Will Ortega’s smile is contagious and almost never leaves his face. It’s hard to believe he’s only three weeks away from a horrific construction accident that cost him his legs.
Ortega was working on the demolition of the old Edison power plant in South Boston when a mezzanine collapsed. He was trapped in the debris for hours, eventually being rescued by emergency crews.
Ortega says his son is his motivation to move forward. As he begins therapy at Spaulding Rehabilitation Hospital, he faces physical and psychological challenges.
Dr. David Crandell is the medical director of the amputee program.
“The fact that he’s young and healthy is definitely in his favor,” Crandell said.
Crandell tells his patients that amputation shapes them, but does not define them.
Spaulding provides the physical and mental therapy Ortega needs to do the job ahead.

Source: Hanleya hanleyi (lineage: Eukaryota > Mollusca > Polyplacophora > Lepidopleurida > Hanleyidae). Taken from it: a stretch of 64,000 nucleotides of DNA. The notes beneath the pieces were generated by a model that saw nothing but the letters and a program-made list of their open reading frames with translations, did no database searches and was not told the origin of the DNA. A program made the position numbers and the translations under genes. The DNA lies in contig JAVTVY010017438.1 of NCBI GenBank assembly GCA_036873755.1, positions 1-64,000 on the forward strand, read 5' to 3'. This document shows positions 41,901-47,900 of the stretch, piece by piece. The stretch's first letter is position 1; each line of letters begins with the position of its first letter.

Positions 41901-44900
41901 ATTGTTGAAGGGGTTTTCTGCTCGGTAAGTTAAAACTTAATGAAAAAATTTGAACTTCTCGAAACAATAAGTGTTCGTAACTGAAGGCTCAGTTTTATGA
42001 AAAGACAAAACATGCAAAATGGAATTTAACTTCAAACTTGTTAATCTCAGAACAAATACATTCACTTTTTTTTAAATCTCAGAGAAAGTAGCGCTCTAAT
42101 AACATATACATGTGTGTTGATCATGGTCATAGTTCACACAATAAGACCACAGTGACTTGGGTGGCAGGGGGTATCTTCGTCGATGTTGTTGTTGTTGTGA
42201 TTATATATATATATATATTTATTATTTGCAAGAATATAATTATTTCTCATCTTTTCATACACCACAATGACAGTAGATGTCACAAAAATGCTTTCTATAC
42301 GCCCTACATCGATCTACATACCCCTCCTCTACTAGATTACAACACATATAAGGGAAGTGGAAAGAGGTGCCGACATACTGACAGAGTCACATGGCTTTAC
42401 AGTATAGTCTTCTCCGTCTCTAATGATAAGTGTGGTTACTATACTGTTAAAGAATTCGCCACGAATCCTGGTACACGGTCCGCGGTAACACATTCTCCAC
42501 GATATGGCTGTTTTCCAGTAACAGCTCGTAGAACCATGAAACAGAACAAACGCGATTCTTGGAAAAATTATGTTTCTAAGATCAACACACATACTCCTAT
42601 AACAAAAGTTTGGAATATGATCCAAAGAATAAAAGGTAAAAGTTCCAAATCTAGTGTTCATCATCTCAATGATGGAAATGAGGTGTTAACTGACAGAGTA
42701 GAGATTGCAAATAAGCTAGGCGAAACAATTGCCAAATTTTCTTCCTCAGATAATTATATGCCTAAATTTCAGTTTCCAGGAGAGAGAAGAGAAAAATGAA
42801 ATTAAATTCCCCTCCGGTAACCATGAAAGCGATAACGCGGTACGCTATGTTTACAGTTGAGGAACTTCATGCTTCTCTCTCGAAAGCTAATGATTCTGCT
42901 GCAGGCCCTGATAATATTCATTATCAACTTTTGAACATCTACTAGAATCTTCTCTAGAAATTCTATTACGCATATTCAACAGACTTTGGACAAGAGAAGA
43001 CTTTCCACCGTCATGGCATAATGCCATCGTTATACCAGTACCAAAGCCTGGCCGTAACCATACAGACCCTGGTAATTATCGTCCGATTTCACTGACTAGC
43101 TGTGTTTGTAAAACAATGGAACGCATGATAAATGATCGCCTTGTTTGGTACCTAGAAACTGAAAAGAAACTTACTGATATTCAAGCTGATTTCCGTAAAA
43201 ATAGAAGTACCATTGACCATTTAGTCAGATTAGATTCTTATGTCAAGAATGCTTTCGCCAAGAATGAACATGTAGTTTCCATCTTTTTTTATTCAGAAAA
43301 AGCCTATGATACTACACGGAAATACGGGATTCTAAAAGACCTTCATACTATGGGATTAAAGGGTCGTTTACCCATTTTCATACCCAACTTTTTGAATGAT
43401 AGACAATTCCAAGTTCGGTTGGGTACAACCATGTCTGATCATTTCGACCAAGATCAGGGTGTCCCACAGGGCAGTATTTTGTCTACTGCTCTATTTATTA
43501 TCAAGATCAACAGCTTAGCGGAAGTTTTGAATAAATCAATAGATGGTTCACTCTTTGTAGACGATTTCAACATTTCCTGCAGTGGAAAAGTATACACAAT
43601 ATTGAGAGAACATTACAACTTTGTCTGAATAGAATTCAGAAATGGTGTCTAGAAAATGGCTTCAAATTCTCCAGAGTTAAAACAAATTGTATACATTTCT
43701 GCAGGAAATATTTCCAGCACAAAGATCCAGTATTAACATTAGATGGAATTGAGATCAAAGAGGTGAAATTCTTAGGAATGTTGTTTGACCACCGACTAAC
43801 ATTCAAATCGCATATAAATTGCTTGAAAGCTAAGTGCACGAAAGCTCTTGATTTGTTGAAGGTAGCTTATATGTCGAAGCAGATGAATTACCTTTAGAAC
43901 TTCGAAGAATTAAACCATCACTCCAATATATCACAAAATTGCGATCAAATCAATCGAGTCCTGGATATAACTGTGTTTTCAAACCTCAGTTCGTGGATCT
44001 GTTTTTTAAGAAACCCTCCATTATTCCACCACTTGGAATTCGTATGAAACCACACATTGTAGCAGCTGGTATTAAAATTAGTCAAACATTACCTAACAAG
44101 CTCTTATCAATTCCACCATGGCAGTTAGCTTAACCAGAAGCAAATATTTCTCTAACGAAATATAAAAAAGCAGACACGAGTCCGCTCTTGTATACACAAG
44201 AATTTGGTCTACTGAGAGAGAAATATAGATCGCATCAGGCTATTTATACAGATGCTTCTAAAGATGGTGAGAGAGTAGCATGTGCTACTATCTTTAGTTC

Ortega has already proven he has the physical ability to recover.
“He might tell you he beat me in the pull-up contest,” Crandell said.
This pulling performance is a true example of Ortega’s fundamental strength that will be key to his full recovery. And that’s what these early occupational therapy sessions focus on.
As for the mental and emotional strain, he told the staff they wouldn’t be able to handle it – that they’d have to send him home because he’s so optimistic.
After about a week of therapy, he will work from home before returning to Spaulding to get fit and trained in his new prosthetics.